excess deaths

A historic inflection point is taking place – and we’re missing it.

Every year 60 million people, or about 0.8 percent of the world population, die. And about 140 million babies are born, leaving a positive tally of at least 80 million new lives. It’s just the way we roll.

Historically, the causes of death are standard fodder from year to year, with little deviation. In the US, 75 percent are lifestyle-related complications, aka chronic disease, led by coronary issues. Influenza (2%), suicide (2%), painkillers (4%), alcohol (1%), and firearms (1%) total approximately 10 percent. Accidents and miscellaneous cover the rest of 15 percent.

This standard breakdown persisted even through the peak of the 2020 pandemic, except that no one died from influenza for the first time in history (insert clown face icon here). Overall death rates went down a bit in most countries while we hunkered down and destroyed the economy for fear of excess death rates.

April 2021, everything changed. A statistical inflection point took place that will appear in the history books in the future. Someone will study these figures in 3010 and ask why the hell we didn’t catch the signs. Why did we stay silent?

By the third quarter of 2021, a freaked-out CEO of a $100 billion insurance agency that had been tallying population dynamics since the 19th century mentioned a three-sigma event and then vanished from the public arena.

Sigma is a measure of standard deviation. A three sigma says that there is a 0.3% probability that the excess deaths result from random variations in population dynamics. Five sigma stands for a one-in-a-million chance. Six sigma stands for one in a half-billion fluke. And so on.

Anything above six sigma is a so-called unicorn event.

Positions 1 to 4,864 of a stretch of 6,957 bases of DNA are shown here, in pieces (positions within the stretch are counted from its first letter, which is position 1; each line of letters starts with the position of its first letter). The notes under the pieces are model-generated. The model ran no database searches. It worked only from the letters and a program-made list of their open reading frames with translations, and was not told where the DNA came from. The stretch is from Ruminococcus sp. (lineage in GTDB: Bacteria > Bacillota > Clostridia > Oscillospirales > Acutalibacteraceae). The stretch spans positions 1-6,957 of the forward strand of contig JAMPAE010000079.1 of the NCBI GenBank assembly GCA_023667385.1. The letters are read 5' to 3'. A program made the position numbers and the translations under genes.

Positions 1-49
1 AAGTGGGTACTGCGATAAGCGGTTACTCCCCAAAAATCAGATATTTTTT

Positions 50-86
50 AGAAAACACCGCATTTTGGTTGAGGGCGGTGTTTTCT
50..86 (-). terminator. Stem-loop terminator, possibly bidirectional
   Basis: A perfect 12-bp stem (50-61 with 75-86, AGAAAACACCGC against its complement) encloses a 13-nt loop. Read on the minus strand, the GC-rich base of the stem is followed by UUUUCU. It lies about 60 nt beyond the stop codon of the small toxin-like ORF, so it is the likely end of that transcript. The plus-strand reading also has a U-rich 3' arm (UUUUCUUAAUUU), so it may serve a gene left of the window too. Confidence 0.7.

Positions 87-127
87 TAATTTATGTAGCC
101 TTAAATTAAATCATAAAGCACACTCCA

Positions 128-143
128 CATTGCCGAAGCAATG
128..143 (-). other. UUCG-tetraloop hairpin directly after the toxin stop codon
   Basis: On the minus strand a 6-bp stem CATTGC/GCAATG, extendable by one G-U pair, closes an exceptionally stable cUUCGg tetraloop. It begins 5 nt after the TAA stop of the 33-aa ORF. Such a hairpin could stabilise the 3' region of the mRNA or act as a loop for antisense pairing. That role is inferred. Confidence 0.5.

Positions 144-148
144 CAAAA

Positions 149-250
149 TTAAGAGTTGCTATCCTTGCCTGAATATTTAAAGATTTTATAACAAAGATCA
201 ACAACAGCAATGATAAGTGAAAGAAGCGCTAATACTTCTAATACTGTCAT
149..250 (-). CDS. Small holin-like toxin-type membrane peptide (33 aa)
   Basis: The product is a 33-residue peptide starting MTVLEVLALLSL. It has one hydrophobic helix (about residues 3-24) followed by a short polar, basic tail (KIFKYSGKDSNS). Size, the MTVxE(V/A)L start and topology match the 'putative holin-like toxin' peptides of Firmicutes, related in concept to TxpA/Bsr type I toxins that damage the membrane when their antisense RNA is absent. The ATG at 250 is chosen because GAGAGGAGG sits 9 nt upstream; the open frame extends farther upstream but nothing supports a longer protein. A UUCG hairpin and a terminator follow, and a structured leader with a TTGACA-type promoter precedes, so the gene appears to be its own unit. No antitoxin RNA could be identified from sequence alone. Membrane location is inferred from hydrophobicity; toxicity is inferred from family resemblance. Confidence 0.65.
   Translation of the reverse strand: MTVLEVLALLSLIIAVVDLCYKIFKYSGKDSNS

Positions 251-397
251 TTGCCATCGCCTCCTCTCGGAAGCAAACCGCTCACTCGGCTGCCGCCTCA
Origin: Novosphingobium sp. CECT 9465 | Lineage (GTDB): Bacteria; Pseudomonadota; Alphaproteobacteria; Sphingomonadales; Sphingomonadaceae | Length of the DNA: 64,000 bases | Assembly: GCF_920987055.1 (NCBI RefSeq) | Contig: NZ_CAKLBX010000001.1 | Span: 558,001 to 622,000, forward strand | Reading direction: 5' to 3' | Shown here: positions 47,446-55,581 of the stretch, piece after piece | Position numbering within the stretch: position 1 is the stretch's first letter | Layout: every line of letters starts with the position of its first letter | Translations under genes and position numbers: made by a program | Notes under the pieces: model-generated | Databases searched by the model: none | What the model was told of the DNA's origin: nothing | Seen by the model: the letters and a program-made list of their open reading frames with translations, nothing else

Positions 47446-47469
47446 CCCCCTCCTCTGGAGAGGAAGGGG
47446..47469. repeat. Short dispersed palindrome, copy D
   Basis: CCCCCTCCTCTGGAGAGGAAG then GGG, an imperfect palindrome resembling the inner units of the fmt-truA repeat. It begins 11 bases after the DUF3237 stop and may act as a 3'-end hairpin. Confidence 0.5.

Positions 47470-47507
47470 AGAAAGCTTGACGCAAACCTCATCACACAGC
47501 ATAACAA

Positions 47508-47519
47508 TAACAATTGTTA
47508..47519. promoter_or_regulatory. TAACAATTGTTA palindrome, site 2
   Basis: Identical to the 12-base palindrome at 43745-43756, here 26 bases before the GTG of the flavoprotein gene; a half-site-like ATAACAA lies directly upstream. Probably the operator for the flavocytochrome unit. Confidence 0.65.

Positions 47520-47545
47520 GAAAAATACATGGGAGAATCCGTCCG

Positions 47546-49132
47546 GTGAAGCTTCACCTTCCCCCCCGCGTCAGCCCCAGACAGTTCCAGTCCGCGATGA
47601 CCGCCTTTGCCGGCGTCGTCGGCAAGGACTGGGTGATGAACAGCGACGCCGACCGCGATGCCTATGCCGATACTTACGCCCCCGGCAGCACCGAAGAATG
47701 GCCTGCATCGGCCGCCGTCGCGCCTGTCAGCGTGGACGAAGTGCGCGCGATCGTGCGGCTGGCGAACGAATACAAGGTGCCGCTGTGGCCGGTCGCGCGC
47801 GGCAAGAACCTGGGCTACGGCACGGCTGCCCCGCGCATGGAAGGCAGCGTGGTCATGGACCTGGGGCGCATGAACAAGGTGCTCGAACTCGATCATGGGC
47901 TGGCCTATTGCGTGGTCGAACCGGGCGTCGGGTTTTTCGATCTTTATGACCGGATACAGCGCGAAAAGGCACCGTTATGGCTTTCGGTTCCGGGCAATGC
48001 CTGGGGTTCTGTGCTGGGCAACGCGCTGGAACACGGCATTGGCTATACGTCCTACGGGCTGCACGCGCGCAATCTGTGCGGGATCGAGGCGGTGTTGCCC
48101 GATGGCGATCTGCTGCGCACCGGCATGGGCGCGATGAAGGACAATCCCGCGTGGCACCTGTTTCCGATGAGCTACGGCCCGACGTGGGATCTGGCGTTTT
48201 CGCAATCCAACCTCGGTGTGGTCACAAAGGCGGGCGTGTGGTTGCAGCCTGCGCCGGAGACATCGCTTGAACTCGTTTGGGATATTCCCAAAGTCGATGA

Nine sigma is a unicorns-on-acid-traveling-through-black-holes-and-dropping-winning-lottery-tickets-through-your-chimney type event.

Why is sigma important? Because today, in the third quarter of 2022, a year after the first inflection point, we are looking at nine plus sigma events, especially in cancer and lymphomas, based on official worldwide data.

Table Source 1

In the US alone, the non-C19 excess deaths are caressing WWII levels. The excess is 15-30% over the standard mean in individual countries.

How much is 20% of 60 million?

Are the recent surprise casualties in your social circle part of the new sigma trend?

How many youngsters and athletes who keeled over, got a stroke, discovered a metastasis, or just passed ahead of their universal schedule, got picked up by a unicorn?

The overall response to these questions has been total and absolute silence from everyone but a few intrepid investigative statisticians and scientists.

Silence so loud we might as well be sitting in the eye of a Category 5 hurricane, expecting the beast to rip our house apart any moment but somehow pretending it’s not there. Maybe even making some herbal tea for our loved ones, but making sure we don’t make any noise with the teacups, so we don’t upset anyone.

Sometimes it’s good to talk about things and make some noise.

If we see a unicorn, we should talk about it.

We could even throw the porcelain against the wall.

To stay silent is to collude.

  1. Houston, We Have a Problem (Part 1 of 3) | The Ethical Skeptic